Sunday, April 15, 2007

One man band out of Toon

Portsmouth 2 - 1 Newcastle Utd

Despite the best efforts of Obafemi Martins, yesterday saw us slump to yet another away defeat down on the English Riviera. Such were the performances of the some of Martins' colleagues, particularly in a dreadful first half, that one might have been forgiven for wondering if they'd been plucked from their retirement deckchairs along the coast at Bournemouth and pitched into the action. Certainly, a bunch of pensioners could hardly have been more clueless...

Before the match not only were we speculating as to which Newcastle would turn up, but also as to which Portsmouth we'd be facing - the tight-knit and determined team who deservedly defeated league leaders Man Utd (to put it in context, the Red Devils' next opponents Roma were thrashed 7-1 three days later), or the hapless rabble who crashed to ignominious defeat at basement club Watford just two days later. Unfortunately for us, with Pompey back on home soil, it was the former.

With Steve Harper, Charles N'Zogbia and Craig Moore replacing Oguchi Onyewu and injured duo Shay Given and Kieron Dyer, we started brightly enough, Martins stinging David James' fingers with a rising drive. But that initial hope soon dissipated. Only six minutes had elapsed when last Saturday's hero Steven Taylor took pity on our opponents' much maligned record signing Benjani Mwaruwari, the sort of striker who is hard-working but possesses a worse goalscoring record than Paul Robinson. Having allowed himself to be mugged in the area, Taylor presented Benjani with a scoring opportunity which he duly took.

From that point on we were swamped by the blue tide. Our supposedly talented midfield quartet were overrun, and our defence torn apart by Benjani and Kanu, who was unlucky to see a shot hit the bar, bounce down onto the line and spin out back into play. The Nigerian missed the target when well placed to score on another occasion, and Harper made an excellent stop to deny Benjani a second. Moore was withdrawn on the half hour because, Glenn Roeder commented later, "he was struggling and we thought it was right to make the change". Why he decided to rush the Australian back from injury when Onyewu had a perfectly sound game against Arsenal is quite beyond me.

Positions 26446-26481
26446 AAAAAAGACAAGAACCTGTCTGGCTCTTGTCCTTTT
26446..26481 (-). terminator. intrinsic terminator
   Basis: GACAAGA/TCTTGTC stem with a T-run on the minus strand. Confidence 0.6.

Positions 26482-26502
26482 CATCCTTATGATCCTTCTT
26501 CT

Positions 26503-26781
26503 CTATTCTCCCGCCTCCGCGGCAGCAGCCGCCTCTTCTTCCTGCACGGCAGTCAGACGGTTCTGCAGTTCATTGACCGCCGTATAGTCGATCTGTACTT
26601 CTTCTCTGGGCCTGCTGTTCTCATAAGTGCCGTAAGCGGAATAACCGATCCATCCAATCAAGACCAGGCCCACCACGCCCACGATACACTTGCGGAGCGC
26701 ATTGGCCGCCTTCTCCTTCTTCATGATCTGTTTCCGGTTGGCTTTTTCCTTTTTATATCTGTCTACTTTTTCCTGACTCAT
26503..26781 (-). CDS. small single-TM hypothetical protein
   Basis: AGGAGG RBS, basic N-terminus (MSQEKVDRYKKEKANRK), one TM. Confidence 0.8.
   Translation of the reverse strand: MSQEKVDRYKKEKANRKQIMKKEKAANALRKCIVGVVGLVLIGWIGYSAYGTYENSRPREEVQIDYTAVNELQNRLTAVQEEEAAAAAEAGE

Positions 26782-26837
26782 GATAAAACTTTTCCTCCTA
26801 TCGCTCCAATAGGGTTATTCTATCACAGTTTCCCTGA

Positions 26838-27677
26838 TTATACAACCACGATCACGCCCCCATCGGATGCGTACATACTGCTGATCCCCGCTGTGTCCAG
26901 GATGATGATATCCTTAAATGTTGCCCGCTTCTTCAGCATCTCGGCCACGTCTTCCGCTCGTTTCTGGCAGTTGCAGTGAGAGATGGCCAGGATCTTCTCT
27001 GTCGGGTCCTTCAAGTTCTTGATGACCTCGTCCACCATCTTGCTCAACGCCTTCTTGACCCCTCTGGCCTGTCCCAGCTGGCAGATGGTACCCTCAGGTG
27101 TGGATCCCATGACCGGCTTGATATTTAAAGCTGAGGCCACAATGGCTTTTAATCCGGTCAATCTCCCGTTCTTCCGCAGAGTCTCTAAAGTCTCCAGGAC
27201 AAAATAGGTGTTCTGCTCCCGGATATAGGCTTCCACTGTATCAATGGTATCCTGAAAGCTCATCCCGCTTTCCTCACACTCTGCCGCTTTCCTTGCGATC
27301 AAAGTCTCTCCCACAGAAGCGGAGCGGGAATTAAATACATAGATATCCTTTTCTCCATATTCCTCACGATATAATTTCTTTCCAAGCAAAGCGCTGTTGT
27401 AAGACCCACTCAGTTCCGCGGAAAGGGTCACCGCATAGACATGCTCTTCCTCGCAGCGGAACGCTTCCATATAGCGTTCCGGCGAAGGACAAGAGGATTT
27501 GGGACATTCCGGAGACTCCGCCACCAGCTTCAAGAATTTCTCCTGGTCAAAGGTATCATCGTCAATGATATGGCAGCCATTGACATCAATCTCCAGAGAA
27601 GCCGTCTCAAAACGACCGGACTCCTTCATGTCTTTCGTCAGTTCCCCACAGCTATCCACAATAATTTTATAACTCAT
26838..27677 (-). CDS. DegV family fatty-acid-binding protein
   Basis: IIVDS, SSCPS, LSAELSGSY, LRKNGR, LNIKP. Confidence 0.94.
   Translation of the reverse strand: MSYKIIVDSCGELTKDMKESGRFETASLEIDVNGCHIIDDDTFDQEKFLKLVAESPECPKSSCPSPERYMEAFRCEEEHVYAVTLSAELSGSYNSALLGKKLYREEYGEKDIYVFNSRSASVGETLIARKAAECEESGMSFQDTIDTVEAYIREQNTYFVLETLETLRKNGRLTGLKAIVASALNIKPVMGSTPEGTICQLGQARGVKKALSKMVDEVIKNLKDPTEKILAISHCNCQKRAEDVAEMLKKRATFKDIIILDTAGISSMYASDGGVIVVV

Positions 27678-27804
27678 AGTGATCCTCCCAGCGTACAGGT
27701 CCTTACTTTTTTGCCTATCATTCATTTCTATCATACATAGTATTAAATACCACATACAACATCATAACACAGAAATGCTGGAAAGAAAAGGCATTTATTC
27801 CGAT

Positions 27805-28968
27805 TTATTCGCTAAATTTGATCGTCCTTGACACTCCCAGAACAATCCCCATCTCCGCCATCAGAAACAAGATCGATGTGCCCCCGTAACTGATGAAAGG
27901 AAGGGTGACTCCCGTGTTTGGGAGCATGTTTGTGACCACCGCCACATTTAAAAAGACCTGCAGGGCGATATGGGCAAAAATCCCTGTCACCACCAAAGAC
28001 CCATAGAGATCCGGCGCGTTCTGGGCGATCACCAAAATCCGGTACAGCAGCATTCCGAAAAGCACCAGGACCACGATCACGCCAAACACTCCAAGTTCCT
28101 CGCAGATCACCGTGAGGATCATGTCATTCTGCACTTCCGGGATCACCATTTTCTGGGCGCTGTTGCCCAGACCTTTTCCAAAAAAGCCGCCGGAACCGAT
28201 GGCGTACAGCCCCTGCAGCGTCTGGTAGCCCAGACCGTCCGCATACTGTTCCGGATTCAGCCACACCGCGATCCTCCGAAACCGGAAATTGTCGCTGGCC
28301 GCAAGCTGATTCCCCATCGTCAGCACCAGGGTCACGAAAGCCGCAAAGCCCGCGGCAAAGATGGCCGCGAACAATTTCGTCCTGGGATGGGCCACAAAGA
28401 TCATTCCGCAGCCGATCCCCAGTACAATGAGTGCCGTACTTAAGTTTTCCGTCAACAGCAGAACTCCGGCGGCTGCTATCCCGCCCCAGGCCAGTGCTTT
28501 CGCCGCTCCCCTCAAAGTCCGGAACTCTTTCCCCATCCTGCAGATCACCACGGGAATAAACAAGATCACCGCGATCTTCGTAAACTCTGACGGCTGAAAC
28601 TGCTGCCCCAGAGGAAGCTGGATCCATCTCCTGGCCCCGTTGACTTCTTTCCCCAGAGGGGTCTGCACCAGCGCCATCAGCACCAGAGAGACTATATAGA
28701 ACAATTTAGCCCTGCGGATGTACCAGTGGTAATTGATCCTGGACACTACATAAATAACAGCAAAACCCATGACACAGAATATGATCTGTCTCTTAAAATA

Right at the end of the half we at last showed the guts to stick our heads out of the bunker and fire a shot in reply, Martins unfortunate to see his header cleared off the line by Lauren, but by that point we could and should have been several goals down.

Roeder rightly rattled a few eardrums during the break, and at the start of the second period hauled off the anonymous N'Zogbia, beanpole striker Andy Carroll his replacement. Invigorated by the arrival of a proper strike partner Martins, no doubt whistling 'With A Little Help From My Friends', matched his Nigerian compatriot Kanu by heading against the bar from James Milner's cross. Just as he did last week against Sheffield Utd, he was tormenting the opposing defence - but this time he was being left to perform miracles single-handedly.

Soon after that chance Pompey doubled their advantage, Matt Taylor smashing a shot in from 30 yards. We could have few complaints about the scoreline, such was their dominance in the first half. But, as if a switch had been flicked, that second goal brought our players to life and we suddenly - unexpectedly - started to exert ourselves. Even then, though, we needed Dejan Stefanovic's assistance in getting a foothold back into the game, Milner tricking the big defender into scything him down. Emre converted the resultant penalty, thereby prolonging James' wait to claim the record for Premiership clean sheets.

It wasn't the last action he saw, either. With his side very much on the back foot, only an excellent save prevented Martins from finally registering the goal his display merited and stealing us an improbable point. Despite some sustained late pressure, it wasn't to be.

Our 11th away defeat of the season combined with Villa's win on Smogside saw us drop to 11th in the table - the psychological blow of slipping out of the top half of the table. The European dream is all but dead in the water, though Roeder is still talking about the possibility of maximum points from our last four games - laughable, really. Lest we forget, our next opponents are a Chelsea side desperate not to allow Man Utd to wrest the Premiership trophy from their grasp without a fight, while we've failed to score in each of our last three home games. It could be bloody.

Other reports: BBC, Guardian


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